Many economists have pointed out that this constant belief in the yellow brick
road of the North and of American frontiers has been a total myth largely set forth
by developers and entrepreneurs seeking their own riches. However, as countries
neither the United States nor Canada have conscientiously attempted to use both of
their frontiers to provide them with economic expansion. The development in Alaska
of its oil and gas reserves was a one shot deal prompted by the need for energy and
seemed never to have had the comprehensive approach needed to make it a positive
and successful order of business.
Canadians have almost always considered the Northern frontier as something to be
temporarily exploited then abandoned when the profits slowed. In 1980 all of Canadian
attention turned toward the development of a pipeline project along the Alaskan highway
but when conventional oil supplies blossomed the project fizzled.
This week it was announced that the only copper mine in Saskatchewan would be shut
down due to a build up in inventory by the mining company Hudson Bay Oil and Gas.
This is the standard method of operation for Northern exploitation. Faro, Cassiar,
Tungsten, are all Yukon related mega mining projects, all closed down after hopes
and dreams of Northern development saw positive development and settlement in the
Here in Saskatchewan the aboriginal people insisted that they be made part of the
process of Northern development and they are indeed included in the development of
Saskatchewan's uranium mining business which seems to go from boom to bus on a monthly
But the concentration of extractive exploitative development almost guarantees failure.
Today La Ronge is on the edge of Saskatchewan's Northern frontier with offices and
service support to mining and exploration projects that attempt to find magical money
What is not a myth is that when you involve people and their creativity and ability
to find real solutions a positive and permanent cash flow can develop. Manitoba
and Saskatchewan have been following the Ontario example of just extracting from
the North. We need to consider other models and see what we can do to develop unique
and permanent development in the whole Northern half of the province which is now
all but completely uninhabited. By considering what we can do with this land and
how both its indigenous people and those who move there can develop trading, manufacturing,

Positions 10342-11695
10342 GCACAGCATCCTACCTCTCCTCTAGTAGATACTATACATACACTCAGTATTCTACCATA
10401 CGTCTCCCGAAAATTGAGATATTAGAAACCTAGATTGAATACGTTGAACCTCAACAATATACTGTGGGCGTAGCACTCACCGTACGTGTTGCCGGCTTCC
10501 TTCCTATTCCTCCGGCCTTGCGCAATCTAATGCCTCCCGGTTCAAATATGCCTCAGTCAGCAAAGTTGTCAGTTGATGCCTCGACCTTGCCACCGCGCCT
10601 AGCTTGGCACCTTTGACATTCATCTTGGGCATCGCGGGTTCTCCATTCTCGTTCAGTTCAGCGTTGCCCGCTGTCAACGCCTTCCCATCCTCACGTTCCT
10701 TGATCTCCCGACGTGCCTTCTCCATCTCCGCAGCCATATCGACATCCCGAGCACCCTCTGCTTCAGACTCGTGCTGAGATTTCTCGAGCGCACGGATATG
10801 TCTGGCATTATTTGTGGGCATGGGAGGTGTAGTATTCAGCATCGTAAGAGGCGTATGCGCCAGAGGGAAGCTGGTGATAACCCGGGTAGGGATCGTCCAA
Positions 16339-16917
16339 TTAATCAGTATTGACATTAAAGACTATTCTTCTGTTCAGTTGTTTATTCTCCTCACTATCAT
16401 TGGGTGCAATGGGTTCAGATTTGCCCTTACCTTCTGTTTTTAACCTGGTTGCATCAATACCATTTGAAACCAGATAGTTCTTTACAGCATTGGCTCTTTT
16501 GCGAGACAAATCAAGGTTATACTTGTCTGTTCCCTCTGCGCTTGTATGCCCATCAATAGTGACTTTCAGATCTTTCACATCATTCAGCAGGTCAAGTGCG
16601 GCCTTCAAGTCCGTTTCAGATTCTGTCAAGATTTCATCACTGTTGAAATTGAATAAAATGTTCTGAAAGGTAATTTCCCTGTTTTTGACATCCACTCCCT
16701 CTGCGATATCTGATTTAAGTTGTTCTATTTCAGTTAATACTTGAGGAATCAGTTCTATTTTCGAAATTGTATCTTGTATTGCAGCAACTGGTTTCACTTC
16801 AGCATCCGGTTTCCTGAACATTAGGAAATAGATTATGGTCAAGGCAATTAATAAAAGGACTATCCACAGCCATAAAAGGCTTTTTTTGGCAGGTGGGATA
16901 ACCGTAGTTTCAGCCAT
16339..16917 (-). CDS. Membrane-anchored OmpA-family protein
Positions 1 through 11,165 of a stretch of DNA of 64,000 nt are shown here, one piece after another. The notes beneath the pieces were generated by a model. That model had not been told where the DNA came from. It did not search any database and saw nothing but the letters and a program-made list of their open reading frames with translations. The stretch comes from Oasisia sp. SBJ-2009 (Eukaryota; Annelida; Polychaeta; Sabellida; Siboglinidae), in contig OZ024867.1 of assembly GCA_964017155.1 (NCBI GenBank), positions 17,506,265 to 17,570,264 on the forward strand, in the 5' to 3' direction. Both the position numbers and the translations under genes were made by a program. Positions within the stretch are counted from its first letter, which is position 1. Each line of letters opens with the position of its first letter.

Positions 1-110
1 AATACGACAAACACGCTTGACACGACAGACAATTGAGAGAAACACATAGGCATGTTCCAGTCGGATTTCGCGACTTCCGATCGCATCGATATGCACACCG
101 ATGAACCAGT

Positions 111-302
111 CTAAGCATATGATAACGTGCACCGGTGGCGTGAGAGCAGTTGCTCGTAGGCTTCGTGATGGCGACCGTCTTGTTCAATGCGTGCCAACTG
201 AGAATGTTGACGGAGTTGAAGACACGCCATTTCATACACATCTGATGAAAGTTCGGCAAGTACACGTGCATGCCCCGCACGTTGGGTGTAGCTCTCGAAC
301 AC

commercial ventures that do not involve the boom and bust of mining and clear cut
Let us consider some alternatives.
- To the immediate West of Cumberland House there is an amazing delta filled with
the most fertile soil and is just teeming with life. The Delta is more that fifty
miles wide and seventy miles long. Plant a road into that delta with some bridges
and offer the land to both aboriginal and other would be farmers and who knows what
towns and villages might spring up as the land would support a much more diverse
form of agriculture that almost anywhere else in the world.
- Between Cumberland House and Red Earth is a huge swamp, it is the habitat of
a wide range of wild life and because of the difficulties to travel through it few
people have ever seen the mysteries of this area. What an opportunity to develop
wild life tourism, to take people out into a place were all kinds of animals live.
- With communications technology being what it is becoming there is no need for
us to concentrate life in Regina and Saskatoon, why not establish a Northern college
of arts and science at Buffalo Narrows or La Loche.
- With most of the worlds uranium why are we shipping this stuff away for fools
to fashion into bombs. Electricity is in extremely short supply in the United States,
why not start building nuclear power plants at Walaston Lake, far from large populated
centres and export the power while developing bigger and better means of using this
dangerous resource. A construction crew could build power plant after power plant
while twenty years later a deconstruction crew could dismantle the things one after
another in a continuous loop of construction, power production, deconstruction and
A cure for economic recession is economic expansion, now is the time to seriously
consider Northern development only plan this process to be permanent and ongoing.
With development would come prosperity and a larger population using Saskatchewan's
empty resource rich environment.